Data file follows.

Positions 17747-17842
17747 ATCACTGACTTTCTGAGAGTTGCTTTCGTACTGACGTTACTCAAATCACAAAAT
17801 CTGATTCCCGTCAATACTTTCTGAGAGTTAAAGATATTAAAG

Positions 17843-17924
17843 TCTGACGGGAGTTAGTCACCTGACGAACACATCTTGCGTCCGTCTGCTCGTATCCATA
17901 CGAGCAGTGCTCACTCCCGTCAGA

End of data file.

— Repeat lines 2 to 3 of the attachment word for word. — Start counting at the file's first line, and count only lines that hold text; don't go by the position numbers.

17747 ATCACTGACTTTCTGAGAGTTGCTTTCGTACTGACGTTACTCAAATCACAAAAT
17801 CTGATTCCCGTCAATACTTTCTGAGAGTTAAAGATATTAAAG